Calif. mayor warns of immigration raids in rare move

Oakland Mayor Libby Schaaf said it was her "duty and moral obligation" to warn families

By Olga R. Rodriguez
Associated Press

SAN FRANCISCO — The mayor of Oakland warned residents of large-scale raids by immigration agents in the San Francisco Bay Area, marking the latest escalation of tensions between California officials and the Trump administration.

Calling it her "duty and moral obligation" to warn families, Mayor Libby Schaaf's unusual alert this weekend also follows months of criticism of her decision to allow Oakland police to direct traffic during an Immigration and Customs Enforcement raid in August.

In this June 15, 2016, file photo Oakland Mayor Libby Schaaf answers questions during a news conference at City Hall in Oakland, Calif.
In this June 15, 2016, file photo Oakland Mayor Libby Schaaf answers questions during a news conference at City Hall in Oakland, Calif. (AP Photo/Eric Risberg, File)

Schaaf, a Democrat seeking re-election this year, has been trying to demonstrate her support for the immigrant community ever since. The mayor said "credible sources" told her ICE would be targeting immigrants being sought for living in the country illegally and not those wanted for crimes.

She said she shared the warning not to cause panic but to protect immigrants in a city and a state with "sanctuary" policies that limit cooperation with federal immigration agents.

The warning prompted hundreds of phone calls and social media messages, mostly from out of state, accusing the mayor of treason and obstruction of justice and calling for her immediate removal, spokesman Justin Berton said Monday.

Schaaf made the decision after consulting with local community leaders, who agreed she should go public so people could prepare, Berton said.

Father Stephan Kappler of St. Jarlath Catholic Church in Oakland, who was among those consulted, said his parishioners, who are largely Latino, expressed gratitude for the warning. He said "there was no sense of panic."

"If people had known we had sat on this information, I think that would be a loss of trust, so I thought it was important to let them know," Kappler said.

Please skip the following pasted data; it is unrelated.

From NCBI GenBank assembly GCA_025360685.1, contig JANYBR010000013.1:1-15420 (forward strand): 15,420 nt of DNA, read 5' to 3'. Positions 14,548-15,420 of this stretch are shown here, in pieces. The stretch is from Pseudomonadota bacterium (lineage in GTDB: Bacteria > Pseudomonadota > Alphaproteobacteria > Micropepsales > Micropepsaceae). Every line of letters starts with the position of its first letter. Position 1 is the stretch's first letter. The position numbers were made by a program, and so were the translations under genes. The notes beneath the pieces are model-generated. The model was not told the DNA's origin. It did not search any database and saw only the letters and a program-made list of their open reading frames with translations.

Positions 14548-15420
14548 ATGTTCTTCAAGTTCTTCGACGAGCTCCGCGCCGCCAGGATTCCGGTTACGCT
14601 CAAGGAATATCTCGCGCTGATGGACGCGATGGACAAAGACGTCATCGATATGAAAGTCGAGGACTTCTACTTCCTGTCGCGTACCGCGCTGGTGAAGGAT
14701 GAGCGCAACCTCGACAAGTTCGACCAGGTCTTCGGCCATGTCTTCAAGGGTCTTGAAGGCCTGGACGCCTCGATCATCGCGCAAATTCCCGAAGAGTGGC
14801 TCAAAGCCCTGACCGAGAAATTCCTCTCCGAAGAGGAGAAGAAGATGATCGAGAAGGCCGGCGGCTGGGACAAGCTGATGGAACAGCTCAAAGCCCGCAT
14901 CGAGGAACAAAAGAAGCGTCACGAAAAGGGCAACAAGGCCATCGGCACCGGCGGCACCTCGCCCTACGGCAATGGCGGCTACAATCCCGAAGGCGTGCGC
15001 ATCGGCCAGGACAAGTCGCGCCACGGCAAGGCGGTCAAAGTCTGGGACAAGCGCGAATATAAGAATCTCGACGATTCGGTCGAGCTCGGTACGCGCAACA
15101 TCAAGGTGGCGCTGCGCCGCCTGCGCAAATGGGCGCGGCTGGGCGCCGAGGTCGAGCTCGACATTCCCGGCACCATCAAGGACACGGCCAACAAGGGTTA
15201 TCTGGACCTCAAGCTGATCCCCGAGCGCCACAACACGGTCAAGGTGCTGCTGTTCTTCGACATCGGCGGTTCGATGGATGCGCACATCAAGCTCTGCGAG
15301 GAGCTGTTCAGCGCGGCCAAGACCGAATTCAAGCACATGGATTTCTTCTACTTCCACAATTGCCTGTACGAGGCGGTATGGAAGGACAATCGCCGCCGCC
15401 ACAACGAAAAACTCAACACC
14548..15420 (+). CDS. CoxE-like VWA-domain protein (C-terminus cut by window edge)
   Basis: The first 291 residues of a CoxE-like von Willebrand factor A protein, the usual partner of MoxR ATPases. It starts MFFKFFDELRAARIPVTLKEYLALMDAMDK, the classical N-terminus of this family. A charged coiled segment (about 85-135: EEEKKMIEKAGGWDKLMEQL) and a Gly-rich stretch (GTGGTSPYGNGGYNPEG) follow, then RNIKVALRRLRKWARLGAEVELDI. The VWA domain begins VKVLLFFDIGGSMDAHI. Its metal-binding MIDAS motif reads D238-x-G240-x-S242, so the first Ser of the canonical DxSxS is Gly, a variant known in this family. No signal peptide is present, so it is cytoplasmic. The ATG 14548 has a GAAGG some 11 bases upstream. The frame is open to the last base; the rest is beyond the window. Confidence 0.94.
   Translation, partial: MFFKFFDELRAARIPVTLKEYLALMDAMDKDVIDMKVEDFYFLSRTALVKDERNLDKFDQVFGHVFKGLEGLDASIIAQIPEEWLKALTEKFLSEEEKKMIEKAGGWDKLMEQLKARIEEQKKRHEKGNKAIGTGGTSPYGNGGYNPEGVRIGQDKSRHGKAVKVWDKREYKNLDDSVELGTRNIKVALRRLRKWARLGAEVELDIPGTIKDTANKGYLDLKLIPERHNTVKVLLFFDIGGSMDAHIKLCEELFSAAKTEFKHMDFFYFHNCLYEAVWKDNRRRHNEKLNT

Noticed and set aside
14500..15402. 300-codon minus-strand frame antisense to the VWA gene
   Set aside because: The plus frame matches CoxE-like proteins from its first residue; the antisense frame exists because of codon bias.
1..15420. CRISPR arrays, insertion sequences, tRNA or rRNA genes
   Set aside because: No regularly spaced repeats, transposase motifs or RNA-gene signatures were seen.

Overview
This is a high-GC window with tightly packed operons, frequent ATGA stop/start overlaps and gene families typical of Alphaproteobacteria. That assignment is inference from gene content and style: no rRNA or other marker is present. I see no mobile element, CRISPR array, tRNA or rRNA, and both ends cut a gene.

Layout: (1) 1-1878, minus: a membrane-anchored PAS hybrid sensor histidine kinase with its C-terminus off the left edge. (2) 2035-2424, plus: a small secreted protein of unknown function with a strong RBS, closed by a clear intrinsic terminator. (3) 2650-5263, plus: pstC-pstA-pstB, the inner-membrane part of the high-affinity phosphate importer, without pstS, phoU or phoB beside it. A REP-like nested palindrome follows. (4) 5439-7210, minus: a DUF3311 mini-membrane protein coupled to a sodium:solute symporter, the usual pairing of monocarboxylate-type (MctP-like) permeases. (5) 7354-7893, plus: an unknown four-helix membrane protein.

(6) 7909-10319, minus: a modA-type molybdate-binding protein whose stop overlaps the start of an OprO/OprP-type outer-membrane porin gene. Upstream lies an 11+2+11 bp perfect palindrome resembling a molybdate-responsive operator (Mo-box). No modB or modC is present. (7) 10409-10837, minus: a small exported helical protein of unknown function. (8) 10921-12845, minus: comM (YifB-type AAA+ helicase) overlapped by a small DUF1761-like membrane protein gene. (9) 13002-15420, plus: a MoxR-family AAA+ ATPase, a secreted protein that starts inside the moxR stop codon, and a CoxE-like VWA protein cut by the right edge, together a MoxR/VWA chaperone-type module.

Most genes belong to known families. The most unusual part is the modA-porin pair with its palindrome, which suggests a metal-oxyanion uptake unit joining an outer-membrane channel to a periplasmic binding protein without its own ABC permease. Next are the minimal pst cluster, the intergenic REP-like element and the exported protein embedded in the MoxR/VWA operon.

Immigration attorney Luis Angel Reyes Savalza, however, said groups that help immigrants in the San Francisco Bay Area had to scramble to reach out to immigrant communities and remind them of available help.

"When this sort of information about ICE enforcement actions is widely distributed in such a haphazard manner, it creates panic instead of informing them of the resources available to them and their rights," Reyes Savalza said.

He said that if Schaaf wants to protect "the immigrant community, she needs to do it in a responsible manner and tap into the networks of community organizers and attorneys that have been doing this work for more than a decade," he said.

Schaaf's message comes days after President Donald Trump said he was considering pulling ICE agents out of California in what was seen as an empty taunt and marked the latest threat to immigrants in recent months.

In the San Francisco Bay Area, reports have swirled that federal agents are planning to arrest as many as 1,500 people in the country illegally, and officials recently delivered immigration inspection notices to 77 restaurants and other businesses in Northern California.

ICE spokesman James Schwab said enforcement operations happen every day in Northern California.

"While the vast majority of cities in America do cooperate with ICE, others force ICE to assign additional resources to conduct at-large arrests in the community, putting officers, the general public and the aliens at greater risk and increasing the incidence of collateral arrests," Schwab said in statement Monday.

Jessica Vaughan of the Center for Immigration Studies, a Washington organization that advocates for decreased immigration, said it's unusual for a public official to issue such a warning. She knows of one other case in Massachusetts, where a state legislator posted on social media about an upcoming ICE operation in her district.

"It's very inappropriate," Vaughan said. "I can't think of another scenario where an elected official or any kind of government official would leak information that may or may not be accurate about a federal law enforcement operation."

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